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Chuba Hubbard Should Be Praised for Sticking It Out, Not Deemed a Quitter

Hubbard didn’t quit.

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Shortly after it came out Saturday that Chuba Hubbard’s college career was done, I made a tweet that elicited a far more visceral response than I expected.

In short, I said Oklahoma State fans shouldn’t be mad at Hubbard, nor should they call him a quitter. He fought off injuries all season, played through injuries, and returned to OSU when the NFL was calling. And even when he couldn’t play, he was front and center on the sideline cheering on his guys.

There were plenty of positive responses to my tweet, but then there were responses saying Hubbard hasn’t cared all year; that he quit on his teammates; and that he didn’t show any effort. Some went so far to say he isn’t a good football player.

So, he doesn’t care?

Hubbard chose to return to OSU after last season when he could’ve gone to make millions of dollars in the NFL. Some guys aren’t even at games when they’re injured, and Hubbard was roaming the sidelines in a boot greeting his team off the field possession after possession in the latter part of the year. In Bedlam, clearly hobbled, he was still carrying the load and battling through.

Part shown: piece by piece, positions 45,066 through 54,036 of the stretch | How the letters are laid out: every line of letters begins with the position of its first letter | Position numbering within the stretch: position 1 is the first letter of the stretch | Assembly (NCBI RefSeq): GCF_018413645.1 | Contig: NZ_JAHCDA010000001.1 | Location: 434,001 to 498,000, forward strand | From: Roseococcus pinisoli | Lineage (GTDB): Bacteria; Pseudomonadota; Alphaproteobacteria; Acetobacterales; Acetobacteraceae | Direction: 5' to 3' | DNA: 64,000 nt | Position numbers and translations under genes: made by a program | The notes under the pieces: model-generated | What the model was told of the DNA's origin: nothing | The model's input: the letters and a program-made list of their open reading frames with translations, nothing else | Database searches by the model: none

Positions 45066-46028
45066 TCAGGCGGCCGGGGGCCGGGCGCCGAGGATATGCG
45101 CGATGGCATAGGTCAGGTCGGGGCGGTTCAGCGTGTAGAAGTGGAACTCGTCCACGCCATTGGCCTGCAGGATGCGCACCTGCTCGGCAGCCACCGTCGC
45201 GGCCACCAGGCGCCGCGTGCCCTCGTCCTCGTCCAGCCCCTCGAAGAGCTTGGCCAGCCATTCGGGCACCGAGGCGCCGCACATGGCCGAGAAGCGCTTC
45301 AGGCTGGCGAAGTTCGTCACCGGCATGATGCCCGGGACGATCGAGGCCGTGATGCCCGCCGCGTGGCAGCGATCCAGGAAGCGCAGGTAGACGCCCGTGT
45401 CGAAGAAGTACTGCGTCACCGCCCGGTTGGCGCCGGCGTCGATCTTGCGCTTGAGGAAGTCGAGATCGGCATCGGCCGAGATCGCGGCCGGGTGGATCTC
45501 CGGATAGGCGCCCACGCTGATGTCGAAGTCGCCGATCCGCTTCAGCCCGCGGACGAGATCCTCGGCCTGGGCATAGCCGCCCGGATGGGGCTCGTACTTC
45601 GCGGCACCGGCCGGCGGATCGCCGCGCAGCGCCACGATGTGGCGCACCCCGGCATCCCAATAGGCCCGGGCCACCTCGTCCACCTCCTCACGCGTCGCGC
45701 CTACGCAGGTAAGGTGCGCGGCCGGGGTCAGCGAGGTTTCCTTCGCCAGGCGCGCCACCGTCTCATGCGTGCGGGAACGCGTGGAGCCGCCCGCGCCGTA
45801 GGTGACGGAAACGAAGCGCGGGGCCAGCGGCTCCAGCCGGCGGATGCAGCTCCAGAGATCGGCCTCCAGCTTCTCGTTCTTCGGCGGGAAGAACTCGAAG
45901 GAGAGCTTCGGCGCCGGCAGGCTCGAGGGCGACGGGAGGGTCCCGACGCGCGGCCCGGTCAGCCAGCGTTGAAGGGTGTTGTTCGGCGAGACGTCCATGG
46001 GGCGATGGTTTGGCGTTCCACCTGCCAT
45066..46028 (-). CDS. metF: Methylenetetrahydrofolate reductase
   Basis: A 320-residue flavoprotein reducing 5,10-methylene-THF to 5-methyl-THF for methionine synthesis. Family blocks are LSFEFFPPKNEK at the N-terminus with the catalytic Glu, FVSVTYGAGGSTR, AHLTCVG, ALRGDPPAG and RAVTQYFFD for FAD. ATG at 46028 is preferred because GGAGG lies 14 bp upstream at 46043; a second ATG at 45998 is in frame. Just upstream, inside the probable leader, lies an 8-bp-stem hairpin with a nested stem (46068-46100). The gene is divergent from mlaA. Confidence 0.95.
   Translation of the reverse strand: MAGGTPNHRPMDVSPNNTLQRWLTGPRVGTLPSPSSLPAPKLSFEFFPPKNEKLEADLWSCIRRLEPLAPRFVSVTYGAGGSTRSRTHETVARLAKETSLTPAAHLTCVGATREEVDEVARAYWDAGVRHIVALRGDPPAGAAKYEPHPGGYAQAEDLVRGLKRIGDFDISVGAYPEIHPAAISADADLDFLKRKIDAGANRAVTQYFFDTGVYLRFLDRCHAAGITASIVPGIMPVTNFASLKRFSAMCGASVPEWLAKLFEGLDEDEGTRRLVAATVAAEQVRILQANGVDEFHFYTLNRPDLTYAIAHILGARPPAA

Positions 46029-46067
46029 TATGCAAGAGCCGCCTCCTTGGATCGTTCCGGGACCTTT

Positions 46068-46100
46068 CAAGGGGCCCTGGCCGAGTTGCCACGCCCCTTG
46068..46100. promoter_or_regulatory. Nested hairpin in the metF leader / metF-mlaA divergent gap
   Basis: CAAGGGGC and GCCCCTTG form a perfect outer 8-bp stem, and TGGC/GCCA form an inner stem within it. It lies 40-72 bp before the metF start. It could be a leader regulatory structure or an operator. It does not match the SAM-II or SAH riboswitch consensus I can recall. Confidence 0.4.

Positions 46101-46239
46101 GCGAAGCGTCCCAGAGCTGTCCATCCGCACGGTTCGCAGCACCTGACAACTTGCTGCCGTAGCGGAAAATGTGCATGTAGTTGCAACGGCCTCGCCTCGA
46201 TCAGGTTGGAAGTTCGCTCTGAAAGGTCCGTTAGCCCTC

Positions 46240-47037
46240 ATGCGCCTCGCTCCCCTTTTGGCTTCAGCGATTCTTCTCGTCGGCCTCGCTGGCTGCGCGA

So, he didn’t give enough effort?

In the five games in which he had at least 20 carries in this season, Hubbard averaged 110 rushing yards a game. That’s … nothing to scoff at. Oh, by the way, that damage was done despite OSU losing three linemen before the year started, and two starters got hurt in the first half in the first game.

So, he quit on his team?

Then why did Kolby Harvell-Peel, his teammate, tweet: “Chuba could’ve shut shxt down a long time ago, but instead he was thuggin thru shxt for us. All the ‘trouble maker’ talk is lame.”

Then, what happened? He got hurt. He miraculously managed to avoid the injury bug through 328 carries last season, and it caught up with him in 2020. Running backs need healthy ankles. It’s fairly vital to the whole “running” part of the position.

If an injured superstar hanging around cheering on his team is a me-guy, what the heck is a we-guy?

A lot of this stems from the Gundy T-shirt debacle from the summer. A debacle Hubbard said himself he wished he would’ve handled behind closed doors.

If you disagree with him politically, or even with how he handled calling Gundy out, be self-aware enough to acknowledge that’s what it is. Because saying he gave up on his team or that he isn’t a good football player lacks sense. You can disagree with him politically, that’s fine. You have that right. But to mask it by taking shots at him as a player and a teammate is nonsensical. Your argument is not rooted in fact.

Hubbard had plenty of opportunities to quit and didn’t. He could’ve left after the Gundy stuff, yet he didn’t. He could’ve opted out with all the COVID stuff, yet he didn’t. He could’ve said, ‘Man, I haven’t seen my family in a year. I’d rather be home in Canada,’ yet he didn’t. After he first suffered his injury, he could’ve shut it down, and yet, he didn’t.

Chuba Hubbard will go down as one of the best running backs in Oklahoma State’s history. His 2019 season ranks second only to Barry Sanders’ Heisman-winning campaign in school history. His 3,459 career rushing yards rank eighth in school history.

Did his college career have a fairytale ending? No. But for a portion of OSU’s fanbase to resent Hubbard for reasons that are as misguided as those out there, it’s just sad.

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